Did you know that Mother’s Day as we know it in the West has its roots in activism?
Social justice advocate and suffragette Julia Ward Howe wrote the Mother’s Day Proclamation in 1870, which was a call to action for mothers of all nationalities to band together in promoting world peace, and to honor and support mothers who lost sons and husbands to the carnage of the Civil War.
Her daughter, Anna Jarvis, later founded ‘Mother’s Day’ as a time to honour the sacrifices Mothers make for their children and was actively involved in getting the national holiday officially marked on the calendar year in 1914. By the 1920s, however, she outwardly voiced her disgust at the commercialization of Mother’s Day as it quickly descended into a primarily consumer-driven celebration. In the end, she spent her life’s savings pursuing lawsuits, holding boycotts and fighting against the Holiday.
What if we brought Mother’s Day back to its activist roots in Canada?
Julia Ward Howe wrote the Mother’s Day Proclamation in the 1800s to call attention to a system that was taking the lives of children and family members.
Mother’s Day happens to coincide with Mental Health Month, which is a month-long opportunity for mental health advocates to give voice to the severely underfunded Mental Health Care system. At Eli’s Place, we are particularly concerned with where our system is failing young adults.
Does it surprise you to know that today – in 2017 – suicide is the second leading cause of death for youth in this country? 4,000 youth ages 15-24 will die prematurely in Canada due to suicide each year. Despite the fact that 50-75% of mental illnesses begin in childhood and we KNOW that early intervention is key to recovery, only 1 in 5 children experiencing a mental health issue will receive the help they need.
The mental health care system in Canada is failing our children.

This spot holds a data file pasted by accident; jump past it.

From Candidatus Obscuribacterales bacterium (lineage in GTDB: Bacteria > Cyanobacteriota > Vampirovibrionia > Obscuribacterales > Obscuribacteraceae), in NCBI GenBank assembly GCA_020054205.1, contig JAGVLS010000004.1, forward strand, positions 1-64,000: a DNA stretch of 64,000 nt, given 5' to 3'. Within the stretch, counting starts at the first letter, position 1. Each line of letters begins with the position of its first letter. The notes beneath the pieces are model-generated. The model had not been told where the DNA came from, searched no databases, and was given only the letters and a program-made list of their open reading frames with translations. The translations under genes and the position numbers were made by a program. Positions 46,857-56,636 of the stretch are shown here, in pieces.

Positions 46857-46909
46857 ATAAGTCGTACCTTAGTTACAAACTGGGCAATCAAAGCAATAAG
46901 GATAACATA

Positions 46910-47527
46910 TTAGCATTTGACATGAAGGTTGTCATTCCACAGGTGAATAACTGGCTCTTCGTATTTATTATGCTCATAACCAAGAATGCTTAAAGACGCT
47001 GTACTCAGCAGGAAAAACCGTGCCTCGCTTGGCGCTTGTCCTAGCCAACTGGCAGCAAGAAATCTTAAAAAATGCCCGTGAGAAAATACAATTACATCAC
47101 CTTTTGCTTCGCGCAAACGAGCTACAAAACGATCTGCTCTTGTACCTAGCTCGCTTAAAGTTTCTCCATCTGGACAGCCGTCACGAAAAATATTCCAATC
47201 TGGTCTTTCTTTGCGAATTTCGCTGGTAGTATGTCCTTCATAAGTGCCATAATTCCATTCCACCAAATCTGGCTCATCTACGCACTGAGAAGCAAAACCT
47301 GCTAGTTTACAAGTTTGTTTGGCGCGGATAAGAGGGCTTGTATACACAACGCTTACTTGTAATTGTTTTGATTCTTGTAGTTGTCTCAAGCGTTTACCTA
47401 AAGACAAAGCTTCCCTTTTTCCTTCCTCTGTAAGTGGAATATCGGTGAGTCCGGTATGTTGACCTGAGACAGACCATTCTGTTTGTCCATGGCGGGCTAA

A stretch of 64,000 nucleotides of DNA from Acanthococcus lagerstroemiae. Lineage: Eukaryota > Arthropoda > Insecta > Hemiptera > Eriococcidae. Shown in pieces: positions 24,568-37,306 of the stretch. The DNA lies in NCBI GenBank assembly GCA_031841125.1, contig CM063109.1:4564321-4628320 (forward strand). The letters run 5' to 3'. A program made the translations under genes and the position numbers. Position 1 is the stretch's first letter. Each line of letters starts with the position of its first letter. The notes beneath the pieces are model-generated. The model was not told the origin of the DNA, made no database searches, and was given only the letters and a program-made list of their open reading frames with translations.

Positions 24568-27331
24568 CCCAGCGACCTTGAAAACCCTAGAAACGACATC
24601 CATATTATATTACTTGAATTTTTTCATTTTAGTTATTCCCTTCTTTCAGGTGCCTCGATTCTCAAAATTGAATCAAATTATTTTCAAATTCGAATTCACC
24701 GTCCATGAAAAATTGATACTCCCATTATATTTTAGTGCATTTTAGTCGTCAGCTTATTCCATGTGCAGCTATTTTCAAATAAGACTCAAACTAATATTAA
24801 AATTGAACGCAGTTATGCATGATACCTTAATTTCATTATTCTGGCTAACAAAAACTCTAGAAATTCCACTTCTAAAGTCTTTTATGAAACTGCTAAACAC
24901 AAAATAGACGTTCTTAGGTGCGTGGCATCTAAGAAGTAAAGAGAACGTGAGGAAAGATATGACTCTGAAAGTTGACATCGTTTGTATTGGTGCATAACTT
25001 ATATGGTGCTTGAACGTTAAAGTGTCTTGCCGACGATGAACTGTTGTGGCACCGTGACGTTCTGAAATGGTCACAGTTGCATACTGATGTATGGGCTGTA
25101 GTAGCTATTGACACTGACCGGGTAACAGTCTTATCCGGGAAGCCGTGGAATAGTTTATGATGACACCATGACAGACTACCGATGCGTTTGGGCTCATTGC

What if we turned Mother’s Day into a national day of action calling for mental health care reform in Canada? Canada only spends 3% of its health care budget on mental health, lagging far behind places like New Zealand, Australia and the United Kingdom where funding ranges from 10-14% of the health care budget. You can read more surprising statistics that make it clear mental health care needs more attention in this country on our blog here.
Here are three reasons we think advocating for Mental Health on Mother’s Day makes sense. If you agree, feel free to share these images on social media using the hashtag #Mothers4MentalHealth and tag @Elis_Place on Twitter and @ElisPlace on Facebook!
#Mothers4MentalHealth want you to know these 3 surprising statistics:
To learn more about each statistic and view our references, please click here.
Eli’s Place Residential Treatment Centre will offer a range of recovery-based programs for adults 19 – 35 years of age who have serious mental illness, and who may also be struggling though issues of substance abuse.
The first of its kind in Canada, Eli’s Place will provide treatment within a therapeutic rural environment. There, participants will develop the skills to recover from illness, as they gain valuable life and work skills to help ensure a successful transition back to the community. As part of its multi-phase approach, Eli’s Place will also provide ongoing in-community support as needed.